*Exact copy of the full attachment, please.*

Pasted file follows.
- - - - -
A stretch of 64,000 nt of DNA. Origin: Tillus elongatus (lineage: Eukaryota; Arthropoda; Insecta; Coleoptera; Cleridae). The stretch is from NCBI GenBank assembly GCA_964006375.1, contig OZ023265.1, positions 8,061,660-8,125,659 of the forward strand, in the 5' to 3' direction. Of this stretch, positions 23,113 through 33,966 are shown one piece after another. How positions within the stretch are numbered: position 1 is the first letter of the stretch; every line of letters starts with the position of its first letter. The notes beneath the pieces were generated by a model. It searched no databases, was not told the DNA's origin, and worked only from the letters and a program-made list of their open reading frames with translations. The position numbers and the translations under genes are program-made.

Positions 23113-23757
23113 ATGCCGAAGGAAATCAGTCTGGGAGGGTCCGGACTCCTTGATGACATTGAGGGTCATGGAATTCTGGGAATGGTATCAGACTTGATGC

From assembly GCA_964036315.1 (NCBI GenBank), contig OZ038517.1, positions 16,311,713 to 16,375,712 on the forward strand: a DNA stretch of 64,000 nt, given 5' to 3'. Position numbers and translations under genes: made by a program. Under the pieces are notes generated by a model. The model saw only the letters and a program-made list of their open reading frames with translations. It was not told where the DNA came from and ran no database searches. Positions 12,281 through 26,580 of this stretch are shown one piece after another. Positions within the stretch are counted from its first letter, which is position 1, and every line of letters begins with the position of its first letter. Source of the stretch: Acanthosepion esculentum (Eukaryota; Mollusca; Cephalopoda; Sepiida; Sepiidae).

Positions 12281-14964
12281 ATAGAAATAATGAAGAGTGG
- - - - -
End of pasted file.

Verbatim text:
A stretch of 64,000 nt of DNA. Origin: Tillus elongatus (lineage: Eukaryota; Arthropoda; Insecta; Coleoptera; Cleridae). The stretch is from NCBI GenBank assembly GCA_964006375.1, contig OZ023265.1, positions 8,061,660-8,125,659 of the forward strand, in the 5' to 3' direction. Of this stretch, positions 23,113 through 33,966 are shown one piece after another. How positions within the stretch are numbered: position 1 is the first letter of the stretch; every line of letters starts with the position of its first letter. The notes beneath the pieces were generated by a model. It searched no databases, was not told the DNA's origin, and worked only from the letters and a program-made list of their open reading frames with translations. The position numbers and the translations under genes are program-made.

Positions 23113-23757
23113 ATGCCGAAGGAAATCAGTCTGGGAGGGTCCGGACTCCTTGATGACATTGAGGGTCATGGAATTCTGGGAATGGTATCAGACTTGATGC

From assembly GCA_964036315.1 (NCBI GenBank), contig OZ038517.1, positions 16,311,713 to 16,375,712 on the forward strand: a DNA stretch of 64,000 nt, given 5' to 3'. Position numbers and translations under genes: made by a program. Under the pieces are notes generated by a model. The model saw only the letters and a program-made list of their open reading frames with translations. It was not told where the DNA came from and ran no database searches. Positions 12,281 through 26,580 of this stretch are shown one piece after another. Positions within the stretch are counted from its first letter, which is position 1, and every line of letters begins with the position of its first letter. Source of the stretch: Acanthosepion esculentum (Eukaryota; Mollusca; Cephalopoda; Sepiida; Sepiidae).

Positions 12281-14964
12281 ATAGAAATAATGAAGAGTGG